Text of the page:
Danish pension fund ATP is investing in what is set to be the EU’s largest geothermal plant and will be built in Aarhus by a new subsidiary of Danish shipping group AP Møller.

Innargi, part of AP Møller, signed a 30-year deal today with AffaldVarme Aarhus, the district heating company of Denmark’s second-biggest city, to develop and operate the plant, having raised capital from the DKK927bn (€125bn) pension fund ATP and from Danish utility company NRGi at the end of 2021.

ATP and NRGi own 37% and 20% of Innargi, respectively, while AP Møller Holding holds the rest of the share capital, according to ATP.

Bo Foged, CEO of ATP, said: “While the sun and winds come and go, the heat inside the Earth is always there. This makes geothermal energy stable and renewable, and it is needed if we are to succeed in the green transition.

“ATP is proud to enable this project, which has a huge Danish and international potential, and where there will be returns to be gained in the long run for the benefit of our members.”

Foged said the investment was very suitable for ATP and was in line with the climate ambitions of Denmark’s largest pension fund.

“First and foremost, it offers us an interesting return potential and at the same time, we’re about to reduce CO2 emissions,” he told IPE Real Assets.

The Innargi plant will extract water at a temperature of 60-90 degrees Celsius from 2-3km below the surface, capturing the head at ground level and transferring it to the district heating network.

The plant is set to be the biggest in the EU and will meet up to 20% of Aarhus’ heating demand.

The supply of geothermal heat to Aarhus residents will start in 2025, according to the plan, and the plant is expected to be fully developed in 2030 with capacity of 110MW.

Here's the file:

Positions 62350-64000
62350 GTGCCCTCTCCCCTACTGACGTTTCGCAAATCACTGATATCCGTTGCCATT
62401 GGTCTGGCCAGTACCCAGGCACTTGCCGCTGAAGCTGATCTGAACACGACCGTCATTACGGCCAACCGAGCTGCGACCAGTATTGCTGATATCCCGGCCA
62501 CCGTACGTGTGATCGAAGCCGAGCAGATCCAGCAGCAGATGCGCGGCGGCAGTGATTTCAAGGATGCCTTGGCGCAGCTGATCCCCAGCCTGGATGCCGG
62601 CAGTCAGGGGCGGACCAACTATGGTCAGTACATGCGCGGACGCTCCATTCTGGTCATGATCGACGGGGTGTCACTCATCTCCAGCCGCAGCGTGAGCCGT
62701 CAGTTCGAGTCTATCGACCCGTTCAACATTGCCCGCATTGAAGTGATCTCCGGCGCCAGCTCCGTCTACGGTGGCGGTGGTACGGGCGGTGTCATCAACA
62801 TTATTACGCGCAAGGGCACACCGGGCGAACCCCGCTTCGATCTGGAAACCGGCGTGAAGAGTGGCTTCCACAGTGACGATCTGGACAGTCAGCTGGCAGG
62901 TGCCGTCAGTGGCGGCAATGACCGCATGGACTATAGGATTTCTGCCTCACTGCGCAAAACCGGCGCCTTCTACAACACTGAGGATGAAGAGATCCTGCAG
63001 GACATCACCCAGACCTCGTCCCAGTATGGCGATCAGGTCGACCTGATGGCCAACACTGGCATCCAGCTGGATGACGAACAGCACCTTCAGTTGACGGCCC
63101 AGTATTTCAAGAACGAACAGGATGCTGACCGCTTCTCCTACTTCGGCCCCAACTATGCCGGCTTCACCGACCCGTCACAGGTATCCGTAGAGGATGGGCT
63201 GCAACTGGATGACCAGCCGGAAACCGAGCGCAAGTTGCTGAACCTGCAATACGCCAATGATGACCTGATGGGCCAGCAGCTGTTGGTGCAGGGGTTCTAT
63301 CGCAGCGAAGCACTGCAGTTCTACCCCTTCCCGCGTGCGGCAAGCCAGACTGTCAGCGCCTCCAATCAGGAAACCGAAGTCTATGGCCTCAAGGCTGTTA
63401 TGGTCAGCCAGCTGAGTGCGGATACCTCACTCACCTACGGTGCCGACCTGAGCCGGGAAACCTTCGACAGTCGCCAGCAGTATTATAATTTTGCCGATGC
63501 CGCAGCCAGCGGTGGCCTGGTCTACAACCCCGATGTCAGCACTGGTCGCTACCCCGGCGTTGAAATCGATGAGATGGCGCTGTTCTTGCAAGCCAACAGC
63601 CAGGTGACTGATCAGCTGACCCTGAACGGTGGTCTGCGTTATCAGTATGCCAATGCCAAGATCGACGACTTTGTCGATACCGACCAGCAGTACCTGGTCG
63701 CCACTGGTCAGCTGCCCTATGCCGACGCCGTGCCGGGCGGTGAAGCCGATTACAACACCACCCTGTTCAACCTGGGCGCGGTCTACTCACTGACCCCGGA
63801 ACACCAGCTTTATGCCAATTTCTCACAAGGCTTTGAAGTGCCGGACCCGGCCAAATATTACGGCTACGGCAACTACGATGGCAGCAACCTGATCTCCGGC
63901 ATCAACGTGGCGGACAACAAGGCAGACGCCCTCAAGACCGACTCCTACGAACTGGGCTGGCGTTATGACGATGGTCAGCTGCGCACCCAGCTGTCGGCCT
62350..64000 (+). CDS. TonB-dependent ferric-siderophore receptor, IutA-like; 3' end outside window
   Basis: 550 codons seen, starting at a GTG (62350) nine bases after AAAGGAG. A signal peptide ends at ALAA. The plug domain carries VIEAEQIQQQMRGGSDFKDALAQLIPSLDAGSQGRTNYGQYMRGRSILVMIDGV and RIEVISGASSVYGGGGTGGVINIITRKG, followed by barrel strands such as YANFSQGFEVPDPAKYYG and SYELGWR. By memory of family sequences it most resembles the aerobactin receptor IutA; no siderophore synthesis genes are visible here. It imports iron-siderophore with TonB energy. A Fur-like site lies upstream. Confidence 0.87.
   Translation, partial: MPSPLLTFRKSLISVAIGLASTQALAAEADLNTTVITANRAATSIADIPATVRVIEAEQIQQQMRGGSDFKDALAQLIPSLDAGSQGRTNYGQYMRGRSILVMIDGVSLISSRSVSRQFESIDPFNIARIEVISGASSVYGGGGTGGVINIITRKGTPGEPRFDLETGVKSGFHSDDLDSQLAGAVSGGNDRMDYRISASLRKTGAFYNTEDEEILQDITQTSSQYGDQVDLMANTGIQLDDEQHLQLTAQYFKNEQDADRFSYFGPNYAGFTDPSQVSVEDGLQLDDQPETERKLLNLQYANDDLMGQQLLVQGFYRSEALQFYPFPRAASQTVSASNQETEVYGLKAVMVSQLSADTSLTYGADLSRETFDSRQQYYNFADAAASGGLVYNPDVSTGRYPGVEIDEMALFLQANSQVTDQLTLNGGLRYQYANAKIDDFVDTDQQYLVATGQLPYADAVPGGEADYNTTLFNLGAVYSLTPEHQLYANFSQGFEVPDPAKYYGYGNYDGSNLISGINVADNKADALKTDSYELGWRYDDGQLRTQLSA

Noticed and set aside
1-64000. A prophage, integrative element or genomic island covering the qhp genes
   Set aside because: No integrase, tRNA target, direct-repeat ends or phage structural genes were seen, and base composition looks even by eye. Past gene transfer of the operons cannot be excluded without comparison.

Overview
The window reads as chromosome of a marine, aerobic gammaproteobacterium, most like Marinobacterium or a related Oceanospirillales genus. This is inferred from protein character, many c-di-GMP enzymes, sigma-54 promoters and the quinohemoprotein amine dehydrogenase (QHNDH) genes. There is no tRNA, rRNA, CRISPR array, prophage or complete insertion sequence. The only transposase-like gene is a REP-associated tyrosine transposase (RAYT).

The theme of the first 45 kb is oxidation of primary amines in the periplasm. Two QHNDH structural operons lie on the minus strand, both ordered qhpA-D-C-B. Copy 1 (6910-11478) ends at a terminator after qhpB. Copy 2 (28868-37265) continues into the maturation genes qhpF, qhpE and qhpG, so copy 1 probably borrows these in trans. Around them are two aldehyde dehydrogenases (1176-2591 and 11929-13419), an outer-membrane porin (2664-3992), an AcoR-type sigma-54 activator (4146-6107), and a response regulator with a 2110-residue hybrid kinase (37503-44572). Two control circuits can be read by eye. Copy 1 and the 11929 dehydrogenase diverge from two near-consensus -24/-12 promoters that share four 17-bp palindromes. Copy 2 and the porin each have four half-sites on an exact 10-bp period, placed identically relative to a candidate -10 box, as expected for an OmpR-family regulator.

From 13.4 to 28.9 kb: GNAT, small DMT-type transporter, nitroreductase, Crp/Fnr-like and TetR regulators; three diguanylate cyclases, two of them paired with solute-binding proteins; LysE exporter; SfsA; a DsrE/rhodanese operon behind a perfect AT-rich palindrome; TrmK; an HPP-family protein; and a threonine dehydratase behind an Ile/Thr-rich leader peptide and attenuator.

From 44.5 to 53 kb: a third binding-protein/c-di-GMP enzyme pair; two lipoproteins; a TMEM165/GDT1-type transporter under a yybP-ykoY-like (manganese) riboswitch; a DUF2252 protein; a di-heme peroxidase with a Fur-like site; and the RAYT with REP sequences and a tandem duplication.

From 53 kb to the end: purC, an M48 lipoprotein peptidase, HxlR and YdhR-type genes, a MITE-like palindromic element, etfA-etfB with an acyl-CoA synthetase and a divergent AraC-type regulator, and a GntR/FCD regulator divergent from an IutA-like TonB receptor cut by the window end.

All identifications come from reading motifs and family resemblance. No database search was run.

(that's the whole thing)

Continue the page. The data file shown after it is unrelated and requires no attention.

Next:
ATP declined to say how much it had invested in the project, or future investment plans.

Foged would not confirm that reports that the plant will require DKK1.5bn of capital expenditure, but he said: “We expect an infrastructure-like return on the investment where we get paid for the development risk that we take.”

He said the project was not being subsidised and would not cost consumers extra. “We’ll be able to do the investment on market terms,” he said.

Samir Abboud, CEO of Innargi, said: “We see a huge potential for geothermal-based heating in many European cities that are struggling to phase out coal to meet the climate targets.”

Abboud cited Denmark, Germany and Poland as countries with the right subsurface conditions to significantly reduce the need for coal, gas and imported biomass.

A previous version of this story incorrectly stated that DKK927bn of capital for the project had been raised from ATP and NRGi, whereas that figure in fact described ATP’s total assets.